On Thursday 22/10 at 9.15, the European Parliament will debate on Greens-EFA meps, Ernest Urtasun’s and Hannah Neumann's report on gender equality in the EU’s foreign and security policy. (Final vote on 23/10).
Rapporteur : Ernest Urtasun, Vice-Chair of the Greens/EFA group and member of the committee on Women’s Rights and Gender Equality
Rapporteur for the opinion: Hannah Neumann, Vice-Chair of the Human Rights Committee and member of the committee on Foreign Affairs.
Link to the report: https://www.europarl.europa.eu/doceo/document/A-9-2020-0145_EN.html
The report is calling for :
- A women’s quota of 50% for management positions in the European External Action Service (EEAS)
- Mandatory gender equality trainings for all middle and senior managers of the EEAS and Heads/Commanders of CSPD missions and operations
- 85% of the official development assistance to be dedicated for programmes supporting gender equality
- Clear, measurable, time-bound objectives for the upcoming Gender Action Plan (GAP III), which provides the framework for the Commission, the EEAS and member states in their approach to gender equality through external action
- Establishing gender focal points in all EU Delegations
- Setting up the position of gender advisor in each EEAS Directorate, a person who works on gender equality and the topic of “Women, Peace and Security”
- an urgent ratification of the Istanbul Convention
Rapporteur Ernest Urtasun said :
"The European Parliament will adopt the first-ever report calling on gender equality in EU’s foreign and security policy. While several countries around the world have already adopted a foreign policy with a strong focus on gender equality, the EU continues to lack one. This is why we call on the EU and its leaders to promote a gender transformative vision of foreign policy that protects and promotes women’s human rights. At the same time, we call on the EU to given women a voice and a seat in foreign and security policy by ensuring their representation and involvement in political leadership and decision making at all levels. The EU should lead by example on gender equality and start by applying these principles within its own institutions. There’s still a long way to go to achieve gender equality in foreign and security policy and we hope the recommendations and call for action addressed to the EU and its Member States will be heard and enforced."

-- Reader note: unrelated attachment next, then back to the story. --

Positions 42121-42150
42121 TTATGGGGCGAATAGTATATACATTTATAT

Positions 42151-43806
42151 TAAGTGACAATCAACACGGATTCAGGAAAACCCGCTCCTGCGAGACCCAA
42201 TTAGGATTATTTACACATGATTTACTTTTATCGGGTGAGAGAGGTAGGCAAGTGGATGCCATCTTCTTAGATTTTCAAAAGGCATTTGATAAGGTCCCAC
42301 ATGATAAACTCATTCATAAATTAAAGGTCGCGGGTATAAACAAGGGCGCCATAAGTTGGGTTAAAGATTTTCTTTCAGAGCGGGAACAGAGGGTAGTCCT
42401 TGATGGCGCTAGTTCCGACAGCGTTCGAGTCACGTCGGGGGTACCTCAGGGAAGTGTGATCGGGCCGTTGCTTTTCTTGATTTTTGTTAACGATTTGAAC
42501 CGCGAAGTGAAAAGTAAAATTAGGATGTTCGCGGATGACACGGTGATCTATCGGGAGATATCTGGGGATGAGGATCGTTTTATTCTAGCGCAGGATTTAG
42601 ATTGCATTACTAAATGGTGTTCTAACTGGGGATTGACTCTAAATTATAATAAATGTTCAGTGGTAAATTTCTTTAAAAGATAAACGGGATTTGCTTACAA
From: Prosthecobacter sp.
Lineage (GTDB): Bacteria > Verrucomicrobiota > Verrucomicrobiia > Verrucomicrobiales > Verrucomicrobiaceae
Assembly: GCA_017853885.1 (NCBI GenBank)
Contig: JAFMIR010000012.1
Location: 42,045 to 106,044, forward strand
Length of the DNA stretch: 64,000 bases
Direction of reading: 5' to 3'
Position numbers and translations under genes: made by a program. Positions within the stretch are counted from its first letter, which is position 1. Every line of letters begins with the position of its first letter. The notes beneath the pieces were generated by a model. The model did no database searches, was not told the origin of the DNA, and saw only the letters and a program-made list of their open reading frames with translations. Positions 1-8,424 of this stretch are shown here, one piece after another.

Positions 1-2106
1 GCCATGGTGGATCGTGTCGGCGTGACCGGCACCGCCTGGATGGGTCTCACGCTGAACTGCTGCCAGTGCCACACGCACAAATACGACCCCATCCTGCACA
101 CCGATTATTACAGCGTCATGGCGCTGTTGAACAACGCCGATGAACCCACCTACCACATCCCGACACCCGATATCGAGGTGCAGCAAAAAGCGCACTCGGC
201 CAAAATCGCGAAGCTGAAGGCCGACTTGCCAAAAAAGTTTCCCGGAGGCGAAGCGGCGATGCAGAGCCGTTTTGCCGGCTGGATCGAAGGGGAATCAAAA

Rapporteur Hannah Neumann said:
“Diversity makes political decisions better. That is especially true in war and crisis situations. This is why women need to sit at the negotiation table! The reality shows, however, that they are severely underrepresented – in the military, in diplomacy, in high-level negotiations – and this is also true for our own EU institutions and missions. If the EU wants to be a leader for gender equality in the world, it must stop paying lip service. This means: 50% women in all decision-making positions, foreign budget resources dedicated specifically to projects empowering girls and women to claim their spots and a foreign policy that focuses on eradicating discriminatory laws and practices. This year, we celebrate the 20th anniversary of the United Nation’s Security Council Resolution 1325 on ‘Women, Peace and Security’. We celebrate the 25th anniversary of the historic Beijing World Women’s Conference. There has never been a better moment to make gender equality a priority in the EU’s Foreign and Security Policy. We hope that the upcoming Gender Action Plan of the Commission (GAP3) will follow the ambitious calls that passed the parliament today.”